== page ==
Meditate

Understanding Meditation

"Meditation applies the brakes to the mind."Ramana Maharshi

Meditation is a part of yoga. According to sage Patanjali, the father of modern yoga, complete stillness of mental tendencies is yoga.

Meditation (dhyana in Sanskrit) denotes the seventh of the eight limbs of yoga in Patanjali's Yoga Sutras. The eight limbs of yoga are yama, niyama, aasana, pranayama, pratyahar, dharana, dhyana (meditation), and samadhi. Although the Sanskrit word "dhyana" is commonly translated as meditation, it really has no English equivalent. The English word "meditation" is derived from the Latin verb meditari, which means "to think, contemplate, devise, ponder, to exercise the mind." But the word, "dhyana" actually doesn't mean contemplation at all. This is because anything within the realm of the mind is not dhyana.

Meditation is a state beyond the concept of mind. It is a state of no mind  -- an actual inner experience (not an intellectual hypothesis) of absolute silence. "Dhyana means becoming aware of all workings of your mind, all the layers of your mind – your memories, your desires, your thoughts, dreams – becoming aware of all that goes on inside you," said Osho (formerly Rajneesh), a  world-renowned Indian mystic of the new age, in his book, I Am That. "You simply drop all chattering of the mind, you slip out of the mind like a snake slipping out of the old skin. You become profoundly silent."

Meditation is very easy if you turn to it with a genuine interest. Just like falling asleep, meditation happens naturally.

First, it's important to understand what meditation really is. Reflect for a moment upon what you are. And remember: what you are depends on what state you are in. The three states of waking, dream and sleep are the states of your mind. They come and go. But the "I" awareness/existence persists in all the three states of your mind; it never comes and goes. It exists all the time 24/7, no matter what your state is.

What is this "I" existence? The "I" existence is the true and natural state of the Spirit within (called turiya state in Sanskrit). You might call it Self, Spirit, Being, Consciousness, Awareness, Guru, God, or Aatma (in Sanskrit). But when you get down to it, they're all just different words for the one and the same reality.

This inner Spirit watches the mind. Watching is the key to diving into real meditation – and the watcher is not the mind.

Remember, when you're watching something, you're not that object. For example, if you're watching a rose, you are not the rose. If you're watching your hand, you are not your hand. If you're watching your mind's activities, you are not the part of the mind. The real You is the watcher/observer/knower/Seer. Watching isn't doing. It's a calm state of just being – not actually doing anything at all.

The ultimate goal of meditation is to realize your own Spirit/Self. Once you realize your true Self, you'll identify yourself with that Self – and not with your physical body and mind. Speaking about transcending body and mind, Swami Vivekananda (1863–1902), a great spiritual master of India, said, “The Yogis say that man can go beyond his direct sense-perception and beyond his reason also. Man has in him the faculty, the power, of transcending his intellect even, a power which is in every being, every creature. By the practice of Yoga that power is aroused, and then man transcends the ordinary limits of reason, and directly perceives things which are beyond all reason.”

One of the most common questions when you're just beginning to meditate is: “My thoughts keep racing during meditation. What should I do?” Remember, it's the nature/duty (called dharma in Sanskrit) of your mind to think. Just as dharma of your eyes is to see, nose to smell or ears to hear, the dharma of your mind is to think. Actually, it's called swa-dharma, which means one's own natural duty. So don't worry about what your mind is doing – it's just doing its job. Instead, focus on being the watcher of your mind. The goal of meditation is to be the watcher of thoughts, not to go after the thoughts themselves. All your thoughts are like white and dark clouds, whereas your inner Spirit is like the clear blue sky above those clouds, completely detached from them. The sky (Spirit) is always there - only covered with clouds (thoughts).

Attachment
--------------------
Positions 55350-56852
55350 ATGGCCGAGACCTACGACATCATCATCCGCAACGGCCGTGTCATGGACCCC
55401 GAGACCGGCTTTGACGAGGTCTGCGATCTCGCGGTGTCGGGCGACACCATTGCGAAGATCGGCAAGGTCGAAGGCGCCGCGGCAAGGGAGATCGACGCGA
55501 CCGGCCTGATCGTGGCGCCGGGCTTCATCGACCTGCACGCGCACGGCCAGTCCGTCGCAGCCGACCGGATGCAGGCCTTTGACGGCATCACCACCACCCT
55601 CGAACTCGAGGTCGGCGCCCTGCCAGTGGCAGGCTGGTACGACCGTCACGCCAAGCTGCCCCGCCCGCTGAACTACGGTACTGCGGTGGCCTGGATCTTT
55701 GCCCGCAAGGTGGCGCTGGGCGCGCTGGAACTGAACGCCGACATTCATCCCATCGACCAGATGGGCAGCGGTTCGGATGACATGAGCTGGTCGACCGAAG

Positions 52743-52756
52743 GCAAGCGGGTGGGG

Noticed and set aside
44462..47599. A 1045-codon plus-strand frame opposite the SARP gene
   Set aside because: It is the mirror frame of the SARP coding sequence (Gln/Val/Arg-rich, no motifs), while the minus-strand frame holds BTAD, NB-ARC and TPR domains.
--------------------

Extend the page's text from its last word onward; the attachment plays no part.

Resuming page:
When thoughts come, desires arise or memories surface during your meditation, all you need to do is to simply observe your mind's activities. Do this just the same way you'd observe traffic passing in the street when you're standing on a balcony of a building. Once you start observing your thoughts, they'll gradually subside on their own. This is the simple secret behind getting rid of your thoughts.

Here's another method to stop those racing thoughts – and it's surprisingly easy. First, understand that every thought, whether negative or positive, arises from Consciousness/Spirit within. When you're having those worldly thoughts, you can also have the spiritual thought (mantra), “I am Consciousness.” Yes, the repetition of a mantra is actually a thought that can be used to destroy all other thoughts. That mantra stops by itself when all other thoughts are destroyed.  You can easily grasp this process through an analogy. You can use a thorn to remove a thorn from your finger. Once the thorn (mantra) has been used to remove the thorn in your finger (thought/obstacle), you can just throw both thorns away. It really is that simple!

You can now glide into meditation naturally and spontaneously. During meditation, you don't fall asleep; you become more alert; you go beyond your mind. When you experience that naturally calm state of "no-mind," you're experiencing true meditation.

Remember, it's the organic realm of meditation that's intrinsically peaceful, blissful, calm and serene – not the realm of your mind. Since it's the nature of the working mind to always be thinking and doing and achieving, how can it be peaceful amidst all these thoughts?

Through meditation on your innermost Spirit, you can consciously experience true bliss within. As you observe your thoughts, you'll naturally stop them. And then you can effortlessly glide into authentic meditation, where you'll consciously experience a blissful meditation state beyond your mind.